Of course, the word matriarchy carries a slightly different meaning, in that it is connected to power.
In popular usage, it conveys an idea of female domination – a mirror image of patriarchy – in which women have absolute authority over men and children. And yet, to account for matriarchies through a patriarchal lens seems wrongheaded.
Societies with claims to a real rather than hypothetical or imagined matriarchal status – including the Mosuo in China, the Khasis in north India, and the Minangkabau in West Sumatra – are frequently a lot more complex.
Among the Minangkabau, for example, the world’s largest continuing matrilineal society, with a population of over 5 million, an ancient culture based on customary practice – called “adat” – has repeatedly transformed itself in the wake of conversion to Islam in the 16th century and more than two centuries of European colonial rule. But women’s ownership of land and property continues to secure their power, and customary practice does not allow men to act without them.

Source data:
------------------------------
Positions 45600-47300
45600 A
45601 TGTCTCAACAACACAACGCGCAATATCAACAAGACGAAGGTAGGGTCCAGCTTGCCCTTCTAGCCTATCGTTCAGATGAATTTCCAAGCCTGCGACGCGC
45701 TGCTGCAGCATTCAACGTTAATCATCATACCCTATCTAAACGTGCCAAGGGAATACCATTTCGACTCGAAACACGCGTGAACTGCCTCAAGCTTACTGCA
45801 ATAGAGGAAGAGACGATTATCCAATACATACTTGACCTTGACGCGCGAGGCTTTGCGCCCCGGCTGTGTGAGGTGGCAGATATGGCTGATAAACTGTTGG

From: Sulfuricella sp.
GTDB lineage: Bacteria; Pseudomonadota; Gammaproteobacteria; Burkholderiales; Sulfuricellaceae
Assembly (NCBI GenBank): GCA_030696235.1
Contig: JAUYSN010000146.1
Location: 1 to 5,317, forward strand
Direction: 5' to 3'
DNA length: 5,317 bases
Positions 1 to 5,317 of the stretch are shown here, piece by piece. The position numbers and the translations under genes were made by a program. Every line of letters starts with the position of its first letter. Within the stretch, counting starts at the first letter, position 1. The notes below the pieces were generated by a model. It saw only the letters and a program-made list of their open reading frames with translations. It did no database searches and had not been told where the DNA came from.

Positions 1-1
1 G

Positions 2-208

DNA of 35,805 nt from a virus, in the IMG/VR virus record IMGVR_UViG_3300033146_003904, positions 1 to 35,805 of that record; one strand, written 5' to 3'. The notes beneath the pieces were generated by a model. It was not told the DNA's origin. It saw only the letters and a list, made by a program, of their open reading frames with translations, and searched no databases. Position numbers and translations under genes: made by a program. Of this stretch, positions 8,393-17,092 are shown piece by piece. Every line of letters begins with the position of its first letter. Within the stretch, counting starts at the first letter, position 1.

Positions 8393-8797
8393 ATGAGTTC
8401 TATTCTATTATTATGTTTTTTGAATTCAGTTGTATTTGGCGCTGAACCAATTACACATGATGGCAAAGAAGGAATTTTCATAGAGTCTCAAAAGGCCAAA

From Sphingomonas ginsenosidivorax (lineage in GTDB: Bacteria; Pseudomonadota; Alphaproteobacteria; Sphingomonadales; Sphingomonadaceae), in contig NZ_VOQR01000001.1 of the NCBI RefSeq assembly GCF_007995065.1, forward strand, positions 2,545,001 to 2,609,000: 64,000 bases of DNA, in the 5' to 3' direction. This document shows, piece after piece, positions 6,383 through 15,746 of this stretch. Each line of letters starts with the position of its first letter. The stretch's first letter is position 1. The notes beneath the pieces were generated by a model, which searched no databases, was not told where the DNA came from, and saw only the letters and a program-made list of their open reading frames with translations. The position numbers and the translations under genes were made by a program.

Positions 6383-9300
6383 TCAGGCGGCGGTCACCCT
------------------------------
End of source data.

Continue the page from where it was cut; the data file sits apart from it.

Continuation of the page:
Here, in largely agricultural communities, in the lush volcanic highlands of the Indonesian archipelago, ancestry and family name continue to be passed down through the female line, along with house, land, and livestock, although men may now pass business earnings to their sons, following Islamic law.
Husbands move into their wives’ homes on marriage, and all decision-making requires consensus based on principles of mutual responsibility.
In the northeastern Indian state of Meghalaya, which roughly translates as “Abode of the Clouds”, in reference to the mountainous terrain it occupies between Bhutan and Bangladesh, live the Khasi. Theirs is one of few matrilineal societies where a family’s youngest daughter – not the eldest – inherits her mother’s wealth and property.